Tasca's new car (1 Viewer)

turbo ken

Nitro Member
Just different decals for the headlights, grill, taillights, and the make/model on the windshield is all you need.
 

R.I.P. O.C.I.R.

Nitro Member
the flopper bodies all look the same from the grandstands, and we now have a safety concern with f/c body parts landing in the grandstands. solution? drop f/c and bring back aa/fa. :)
 

Cliff

Nitro Member
Well, the grill looks like a 2020 Stang, but the roof looks like 20 years ago. "Funny cars are just streamlined, front engined, short wheelbase Top Fuel Dragsters".
 

mike

Nitro Member
Well, the grill looks like a 2020 Stang, but the roof looks like 20 years ago. "Funny cars are just streamlined, front engined, short wheelbase Top Fuel Dragsters".

I was thinking the same thing in regards to the roofline - it looks identical to the first Mustangs Force and T-Ped ran.
 

none

Nitro Member
What I find interesting is that everytime a new body comes out most people here will talk about how they're all the same, the only difference is decals, you can't tell one from the other, etc, etc, but the teams don't think that.

Every time there's a new body the other manufacturers complain that they were allowed to throw out the rulebook and build something that gives them an obvious advantage. I've heard it from the Dodge teams, the Chevy teams, the Toyota teams, and the Ford teams. While you may not see it from the stands, Ford would not spend a pile of cash on a new design if they didn't think it would help them win.

I'm certainly not claiming that they all look exactly like their street versions, but there are subtle differences that identify them as well as subtle differences that help them perform. I for one am just glad that there are four manufactures that see the value in NHRA and want to spend money racing with us.

Alan
 

Nunz

Nitro Member
I’ve been saying this for a long time, I don’t care that FCs don’t look like street cars. They shouldn’t, they’re a different animal than when the class started. Everybody enjoyed the decades of performance gains that got us here, but somehow FCs are still supposed to look similar to the street versions. We have a ton of classes with really fast cars that look somewhat stock. JMO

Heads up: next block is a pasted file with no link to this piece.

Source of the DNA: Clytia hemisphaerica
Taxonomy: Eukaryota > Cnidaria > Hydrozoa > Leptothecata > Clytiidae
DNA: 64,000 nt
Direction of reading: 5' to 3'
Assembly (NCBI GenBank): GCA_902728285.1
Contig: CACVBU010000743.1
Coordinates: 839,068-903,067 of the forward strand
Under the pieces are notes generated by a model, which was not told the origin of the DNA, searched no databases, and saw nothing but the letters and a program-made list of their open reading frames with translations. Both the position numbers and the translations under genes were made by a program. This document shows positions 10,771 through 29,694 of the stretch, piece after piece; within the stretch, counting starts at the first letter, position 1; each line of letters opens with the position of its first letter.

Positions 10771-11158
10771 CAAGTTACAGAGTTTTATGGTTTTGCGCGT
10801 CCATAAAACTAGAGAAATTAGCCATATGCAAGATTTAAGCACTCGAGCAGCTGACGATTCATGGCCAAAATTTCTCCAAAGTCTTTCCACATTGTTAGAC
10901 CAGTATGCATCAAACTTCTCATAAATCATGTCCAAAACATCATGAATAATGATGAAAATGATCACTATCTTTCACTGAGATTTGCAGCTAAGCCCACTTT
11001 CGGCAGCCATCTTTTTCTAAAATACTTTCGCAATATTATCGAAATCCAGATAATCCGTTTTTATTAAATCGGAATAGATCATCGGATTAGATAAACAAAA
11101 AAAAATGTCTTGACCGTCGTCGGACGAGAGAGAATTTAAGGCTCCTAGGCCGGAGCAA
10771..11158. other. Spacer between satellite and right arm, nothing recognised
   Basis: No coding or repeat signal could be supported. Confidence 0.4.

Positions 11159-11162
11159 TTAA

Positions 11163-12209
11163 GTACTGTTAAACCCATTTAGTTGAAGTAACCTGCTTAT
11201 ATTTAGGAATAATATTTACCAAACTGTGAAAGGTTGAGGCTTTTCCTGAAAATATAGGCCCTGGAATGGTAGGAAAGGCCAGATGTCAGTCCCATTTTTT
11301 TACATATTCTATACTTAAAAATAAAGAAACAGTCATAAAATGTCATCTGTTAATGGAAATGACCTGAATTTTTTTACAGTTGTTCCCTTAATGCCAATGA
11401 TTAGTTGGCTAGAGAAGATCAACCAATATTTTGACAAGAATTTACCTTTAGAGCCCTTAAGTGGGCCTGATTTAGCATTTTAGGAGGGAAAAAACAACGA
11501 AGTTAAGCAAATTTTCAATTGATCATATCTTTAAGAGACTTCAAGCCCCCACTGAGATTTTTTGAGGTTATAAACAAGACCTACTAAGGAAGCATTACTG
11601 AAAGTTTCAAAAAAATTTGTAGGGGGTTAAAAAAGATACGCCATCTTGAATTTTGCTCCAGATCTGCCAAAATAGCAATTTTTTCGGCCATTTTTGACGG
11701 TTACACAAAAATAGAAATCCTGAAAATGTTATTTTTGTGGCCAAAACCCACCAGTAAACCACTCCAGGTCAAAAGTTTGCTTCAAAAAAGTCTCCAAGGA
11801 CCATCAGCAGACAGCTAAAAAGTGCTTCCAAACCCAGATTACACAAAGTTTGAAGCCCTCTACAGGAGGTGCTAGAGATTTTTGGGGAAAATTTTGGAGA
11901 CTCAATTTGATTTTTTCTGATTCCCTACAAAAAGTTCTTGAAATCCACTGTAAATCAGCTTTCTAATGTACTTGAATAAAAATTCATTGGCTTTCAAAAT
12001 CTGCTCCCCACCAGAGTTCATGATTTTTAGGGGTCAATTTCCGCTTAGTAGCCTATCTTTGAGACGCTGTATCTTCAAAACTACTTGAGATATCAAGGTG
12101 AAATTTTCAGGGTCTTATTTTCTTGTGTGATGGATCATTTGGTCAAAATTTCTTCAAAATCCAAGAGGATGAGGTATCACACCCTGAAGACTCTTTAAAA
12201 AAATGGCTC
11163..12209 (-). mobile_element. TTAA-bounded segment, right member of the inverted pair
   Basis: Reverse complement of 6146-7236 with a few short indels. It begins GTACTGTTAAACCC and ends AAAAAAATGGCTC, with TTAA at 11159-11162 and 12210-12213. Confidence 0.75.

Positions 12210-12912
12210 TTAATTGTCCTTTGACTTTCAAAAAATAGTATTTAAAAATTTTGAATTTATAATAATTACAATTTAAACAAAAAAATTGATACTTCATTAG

ironpony

Nitro Member
I’ve been saying this for a long time, I don’t care that FCs don’t look like street cars. They shouldn’t, they’re a different animal than when the class started. Everybody enjoyed the decades of performance gains that got us here, but somehow FCs are still supposed to look similar to the street versions. We have a ton of classes with really fast cars that look somewhat stock. JMO


None of which are Pro classes, none of which are on TV.
 

P-Dogg

Nitro Member
"Bob Tasca III says it’s structurally stronger than the old car to prevent warping, which can disrupt its aerodynamics."
 

Cliff

Nitro Member
So how do they test the designs of the bodies now? I heard that you can build a virtual body on the computer, then put that design thru a virtual wind tunnel, and that will tell you pretty much what you need to know w/o building a real body. I remember years ago that some guys would build a scale model body and they actually built a scale wind tunnel. Got good results from that. It is interesting to see how the bodies have evolved over time to what they are today. You know what is also interesting to me is the nostalgia funny car class. Those folks are running bodies that are more or less like the 60's & 70's, but are running waaaay quicker than back in the Daze. So even those "old" designs have a certain amount of streamlining and seem to function well.
 

NJ4MULA

Nitro Member
None of which are Pro classes, none of which are on TV.

LODRS is on TV all the time...

there are subtle differences that identify them as well as subtle differences that help them perform. I for one am just glad that there are four manufactures that see the value in NHRA and want to spend money racing with us.

Alan

The new Mustang doesn't look that much different than the old Mustang body. I'm surprised they didn't put that big lip on the front like the Camaro's and Charger's have. However, you and @Paul Songas are right, I'm glad to see another manufacture investing in the sport. It's their body, the can do what they want with it inside the rules.